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Killer serial: Coronation Street

Britain's first true soap opera was produced by Granada Television at its Manchester studios and first broadcast on the ITV network on 9 December 1960, for 30 minutes at 19:30 on Mondays and Wednesdays. [The Monday episode, incidentally, immediately preceded the prestigious investigative journalism series World in Action, also produced by Granada for the ITV network.]

The original cast assembled on the roof of Granada's Manchester studios
Photo: Granada Television

Despite early network misgivings about a series set in the working-class milieu of a grimy Northern town, it was an immediate hit, drawing audiences of more than 20m an episode. In these more competitive times, it can still achieve an audience of 17.6m viewers (24 February 2003, peaking at 19.4m) and has run neck-and-neck with its BBC rival EastEnders since 1985. More than any other British television drama programme, it has accreted an extensive sub-culture of publications, merchandise and legend. It has also attracted academic interest for more than 20 years, beginning with the British Film Institute's book Coronation Street, edited by Richard Dyer (1981).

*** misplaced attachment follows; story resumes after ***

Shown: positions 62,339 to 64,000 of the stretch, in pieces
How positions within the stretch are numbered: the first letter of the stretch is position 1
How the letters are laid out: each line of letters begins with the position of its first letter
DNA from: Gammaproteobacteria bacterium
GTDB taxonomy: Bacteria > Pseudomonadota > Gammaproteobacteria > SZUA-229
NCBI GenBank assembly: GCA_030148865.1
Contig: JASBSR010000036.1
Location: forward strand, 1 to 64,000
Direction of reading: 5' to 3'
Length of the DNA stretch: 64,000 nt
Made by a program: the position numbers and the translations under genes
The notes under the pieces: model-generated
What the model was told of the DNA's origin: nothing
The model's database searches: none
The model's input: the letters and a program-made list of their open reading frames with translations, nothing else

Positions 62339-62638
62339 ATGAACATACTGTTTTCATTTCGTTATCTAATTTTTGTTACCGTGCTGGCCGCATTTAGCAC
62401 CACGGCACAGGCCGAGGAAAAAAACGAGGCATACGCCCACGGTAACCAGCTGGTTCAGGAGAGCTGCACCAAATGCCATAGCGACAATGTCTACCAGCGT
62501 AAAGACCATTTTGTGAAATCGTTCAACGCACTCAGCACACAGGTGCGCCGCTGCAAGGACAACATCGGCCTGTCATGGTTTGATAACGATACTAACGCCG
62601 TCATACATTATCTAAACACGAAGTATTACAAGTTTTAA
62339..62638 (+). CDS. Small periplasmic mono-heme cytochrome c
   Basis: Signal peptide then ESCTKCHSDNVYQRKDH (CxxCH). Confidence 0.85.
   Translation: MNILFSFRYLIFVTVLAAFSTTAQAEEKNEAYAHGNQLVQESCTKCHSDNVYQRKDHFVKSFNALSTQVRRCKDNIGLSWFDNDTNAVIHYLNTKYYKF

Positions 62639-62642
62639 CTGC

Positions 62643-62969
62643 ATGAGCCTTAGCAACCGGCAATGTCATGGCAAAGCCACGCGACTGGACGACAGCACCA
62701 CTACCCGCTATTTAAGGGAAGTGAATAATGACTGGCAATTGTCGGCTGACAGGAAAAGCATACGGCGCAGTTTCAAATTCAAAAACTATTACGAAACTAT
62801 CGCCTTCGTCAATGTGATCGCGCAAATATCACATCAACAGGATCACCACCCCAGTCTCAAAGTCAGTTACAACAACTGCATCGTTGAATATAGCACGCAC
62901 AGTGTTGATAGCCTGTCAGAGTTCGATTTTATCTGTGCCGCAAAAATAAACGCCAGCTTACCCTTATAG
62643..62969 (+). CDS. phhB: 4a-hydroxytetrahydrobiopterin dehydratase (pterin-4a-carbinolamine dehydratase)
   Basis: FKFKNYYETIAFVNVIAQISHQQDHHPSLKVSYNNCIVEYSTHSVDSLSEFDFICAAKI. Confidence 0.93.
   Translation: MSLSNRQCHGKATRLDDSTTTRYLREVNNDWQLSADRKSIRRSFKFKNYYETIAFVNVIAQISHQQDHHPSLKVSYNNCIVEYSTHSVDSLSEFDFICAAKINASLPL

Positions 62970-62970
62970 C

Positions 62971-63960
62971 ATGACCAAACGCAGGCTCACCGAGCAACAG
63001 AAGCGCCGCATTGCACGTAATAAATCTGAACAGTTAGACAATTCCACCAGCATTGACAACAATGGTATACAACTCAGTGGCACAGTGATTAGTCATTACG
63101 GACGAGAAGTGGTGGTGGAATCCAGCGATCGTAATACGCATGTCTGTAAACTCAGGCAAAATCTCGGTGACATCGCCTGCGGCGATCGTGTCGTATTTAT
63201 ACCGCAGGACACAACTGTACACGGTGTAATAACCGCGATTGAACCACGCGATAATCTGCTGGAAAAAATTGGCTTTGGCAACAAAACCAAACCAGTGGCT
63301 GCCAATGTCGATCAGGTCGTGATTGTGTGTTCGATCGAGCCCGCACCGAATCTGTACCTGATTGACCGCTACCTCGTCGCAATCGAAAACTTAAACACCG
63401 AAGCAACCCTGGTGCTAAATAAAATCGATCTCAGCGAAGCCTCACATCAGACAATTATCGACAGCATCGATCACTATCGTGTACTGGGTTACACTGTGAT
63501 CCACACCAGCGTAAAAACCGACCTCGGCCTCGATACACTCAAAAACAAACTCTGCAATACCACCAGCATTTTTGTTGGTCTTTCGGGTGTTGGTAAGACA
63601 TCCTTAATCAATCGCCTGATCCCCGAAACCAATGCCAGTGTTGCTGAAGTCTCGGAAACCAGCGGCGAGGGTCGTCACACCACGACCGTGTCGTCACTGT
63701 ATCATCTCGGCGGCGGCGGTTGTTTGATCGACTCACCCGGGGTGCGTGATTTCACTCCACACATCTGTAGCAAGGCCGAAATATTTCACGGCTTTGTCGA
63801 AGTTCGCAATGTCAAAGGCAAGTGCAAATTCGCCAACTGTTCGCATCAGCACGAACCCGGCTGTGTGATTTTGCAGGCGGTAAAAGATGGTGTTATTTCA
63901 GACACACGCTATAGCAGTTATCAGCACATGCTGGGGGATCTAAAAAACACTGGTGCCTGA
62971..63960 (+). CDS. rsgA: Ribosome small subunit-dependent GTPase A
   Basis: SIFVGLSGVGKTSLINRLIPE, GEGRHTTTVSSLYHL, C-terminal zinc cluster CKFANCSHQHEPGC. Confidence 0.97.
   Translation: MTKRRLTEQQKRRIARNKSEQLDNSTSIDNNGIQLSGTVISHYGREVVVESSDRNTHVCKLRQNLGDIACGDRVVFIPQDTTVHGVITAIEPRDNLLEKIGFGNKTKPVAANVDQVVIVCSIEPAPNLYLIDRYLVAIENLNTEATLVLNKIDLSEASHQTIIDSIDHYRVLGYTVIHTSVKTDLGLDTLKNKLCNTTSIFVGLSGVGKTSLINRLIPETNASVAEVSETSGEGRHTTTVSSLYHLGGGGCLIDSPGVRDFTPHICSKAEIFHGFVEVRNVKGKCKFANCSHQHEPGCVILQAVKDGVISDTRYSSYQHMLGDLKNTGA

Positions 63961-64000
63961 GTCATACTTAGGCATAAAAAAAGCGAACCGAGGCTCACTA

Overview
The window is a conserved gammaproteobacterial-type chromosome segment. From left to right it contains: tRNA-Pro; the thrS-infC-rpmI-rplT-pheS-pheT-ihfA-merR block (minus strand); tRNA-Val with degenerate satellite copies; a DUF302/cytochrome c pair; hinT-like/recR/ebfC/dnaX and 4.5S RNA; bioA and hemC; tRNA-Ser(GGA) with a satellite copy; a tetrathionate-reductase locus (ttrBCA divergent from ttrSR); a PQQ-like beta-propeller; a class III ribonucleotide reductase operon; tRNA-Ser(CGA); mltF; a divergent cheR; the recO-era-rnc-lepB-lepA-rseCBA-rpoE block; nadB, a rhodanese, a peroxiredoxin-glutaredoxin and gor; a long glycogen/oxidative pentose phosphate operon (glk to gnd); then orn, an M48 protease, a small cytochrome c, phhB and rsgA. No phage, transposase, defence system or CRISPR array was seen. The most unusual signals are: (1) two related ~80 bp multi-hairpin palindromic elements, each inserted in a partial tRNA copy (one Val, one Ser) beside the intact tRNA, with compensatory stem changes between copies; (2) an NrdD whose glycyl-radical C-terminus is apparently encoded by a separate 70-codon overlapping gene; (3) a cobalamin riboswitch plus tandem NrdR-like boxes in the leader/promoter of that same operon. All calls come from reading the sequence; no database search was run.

Its northern working-class setting coincided with—and perhaps helped to stimulate—the start of a spate of successful feature films, including Saturday Night and Sunday Morning (1960), A Taste of Honey (1961)  and A Kind of Loving (1962). It also vindicated Granada's mission to produce programmes 'for the region, about the region' (the region being known as Granadaland) that would break down the metropolitan-centric nature of broadcasting—a process that has gone into reverse in recent years, even though Granada now dominates a unified barely-regional ITV network and Coronation Street ('Corrie') is still at the top of the ratings.

John Betjeman's view of Coronation Street


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Page updated 26 July 2008